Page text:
Now that a federal judge has ruled against the government in one of the iPhone unlocking cases — remember, it turns out multiple iPhones were involved, not just the “terrorist iPhone” — it looks like a rare victory has been scored for the right to privacy.If the case stands, we’ve been spared the establishment of a terrible precedent.[ InfoWorld’s Galen Gruman shows how to enable encryption in Windows, OS X, iOS, and Android. | InfoWorld’s Fahmida Rashid surveys the tools you need to encrypt your communications and Web data. | Discover how to secure your systems with InfoWorld’s Security newsletter. ]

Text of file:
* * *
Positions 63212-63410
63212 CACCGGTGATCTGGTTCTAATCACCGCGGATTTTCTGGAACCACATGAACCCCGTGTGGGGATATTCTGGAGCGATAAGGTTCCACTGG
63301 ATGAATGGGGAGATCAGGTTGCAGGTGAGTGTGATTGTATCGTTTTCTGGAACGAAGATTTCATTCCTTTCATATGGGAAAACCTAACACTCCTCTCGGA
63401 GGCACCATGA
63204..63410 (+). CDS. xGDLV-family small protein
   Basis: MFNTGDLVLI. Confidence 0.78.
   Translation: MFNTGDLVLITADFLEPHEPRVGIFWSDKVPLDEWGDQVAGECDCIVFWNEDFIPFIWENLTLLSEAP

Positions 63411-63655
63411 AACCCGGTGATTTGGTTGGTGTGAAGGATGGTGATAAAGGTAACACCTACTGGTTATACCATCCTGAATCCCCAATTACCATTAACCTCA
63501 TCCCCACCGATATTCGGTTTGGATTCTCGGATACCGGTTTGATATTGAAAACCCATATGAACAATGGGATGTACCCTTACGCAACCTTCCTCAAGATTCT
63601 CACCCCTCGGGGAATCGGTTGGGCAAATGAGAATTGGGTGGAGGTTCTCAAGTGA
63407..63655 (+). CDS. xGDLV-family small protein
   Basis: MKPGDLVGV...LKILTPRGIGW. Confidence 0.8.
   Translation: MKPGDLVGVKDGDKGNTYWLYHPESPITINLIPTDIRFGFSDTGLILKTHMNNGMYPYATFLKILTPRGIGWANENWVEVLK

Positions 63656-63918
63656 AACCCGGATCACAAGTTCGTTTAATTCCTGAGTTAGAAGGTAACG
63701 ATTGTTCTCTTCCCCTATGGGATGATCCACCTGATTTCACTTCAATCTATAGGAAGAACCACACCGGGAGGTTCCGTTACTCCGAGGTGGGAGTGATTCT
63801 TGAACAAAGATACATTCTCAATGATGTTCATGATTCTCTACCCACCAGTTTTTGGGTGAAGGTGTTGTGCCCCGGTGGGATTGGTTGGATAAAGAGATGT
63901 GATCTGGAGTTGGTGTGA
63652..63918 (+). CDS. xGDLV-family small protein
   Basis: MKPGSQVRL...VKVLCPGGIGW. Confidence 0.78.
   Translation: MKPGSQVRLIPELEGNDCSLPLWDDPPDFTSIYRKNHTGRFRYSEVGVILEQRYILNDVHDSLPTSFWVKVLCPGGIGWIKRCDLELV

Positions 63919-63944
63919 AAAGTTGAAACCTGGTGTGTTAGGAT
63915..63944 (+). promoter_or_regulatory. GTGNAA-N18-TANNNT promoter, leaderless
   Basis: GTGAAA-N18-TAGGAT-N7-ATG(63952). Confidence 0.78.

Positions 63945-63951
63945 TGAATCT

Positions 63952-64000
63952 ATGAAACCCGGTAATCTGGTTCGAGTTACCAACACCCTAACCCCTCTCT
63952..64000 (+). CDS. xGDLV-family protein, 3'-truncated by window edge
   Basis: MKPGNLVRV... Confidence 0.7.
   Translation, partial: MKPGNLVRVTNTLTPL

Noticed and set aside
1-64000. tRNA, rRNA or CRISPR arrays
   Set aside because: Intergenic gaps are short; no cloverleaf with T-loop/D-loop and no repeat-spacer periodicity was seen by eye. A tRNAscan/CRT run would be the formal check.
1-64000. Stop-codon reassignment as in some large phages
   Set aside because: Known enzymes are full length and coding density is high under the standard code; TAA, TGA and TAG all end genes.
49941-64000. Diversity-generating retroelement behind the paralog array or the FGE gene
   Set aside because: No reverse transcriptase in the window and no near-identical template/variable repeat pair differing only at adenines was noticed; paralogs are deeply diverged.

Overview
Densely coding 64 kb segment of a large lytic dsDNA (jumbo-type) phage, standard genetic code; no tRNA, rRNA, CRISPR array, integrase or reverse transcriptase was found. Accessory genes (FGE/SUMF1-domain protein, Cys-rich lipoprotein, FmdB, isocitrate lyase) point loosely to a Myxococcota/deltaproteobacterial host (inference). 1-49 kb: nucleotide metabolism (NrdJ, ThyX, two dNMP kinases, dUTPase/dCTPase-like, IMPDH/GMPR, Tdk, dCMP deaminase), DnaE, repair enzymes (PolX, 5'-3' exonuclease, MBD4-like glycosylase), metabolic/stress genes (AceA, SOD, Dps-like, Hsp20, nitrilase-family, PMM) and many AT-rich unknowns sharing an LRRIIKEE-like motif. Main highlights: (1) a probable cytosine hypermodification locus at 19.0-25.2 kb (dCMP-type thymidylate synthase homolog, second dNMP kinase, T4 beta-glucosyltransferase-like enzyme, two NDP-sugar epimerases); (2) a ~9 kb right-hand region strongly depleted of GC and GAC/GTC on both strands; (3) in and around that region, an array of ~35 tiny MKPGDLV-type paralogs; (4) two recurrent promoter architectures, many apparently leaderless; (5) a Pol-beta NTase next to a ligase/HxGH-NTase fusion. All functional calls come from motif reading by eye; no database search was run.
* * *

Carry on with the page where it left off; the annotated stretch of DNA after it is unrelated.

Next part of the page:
As you may know, the FBI asked for a special version of the iPhone’s OS that would not wipe the device after 10 failed password attempts.

But if other judges take a different path than in yesterday’s ruling on a similar case involving an alleged drug dealer — and support the FBI — what would stand in the way of all sorts of electronic invasions of privacy? An invasion that would begin, of course, with the weakening of encryption itself.To read this article in full or to leave a comment, please click here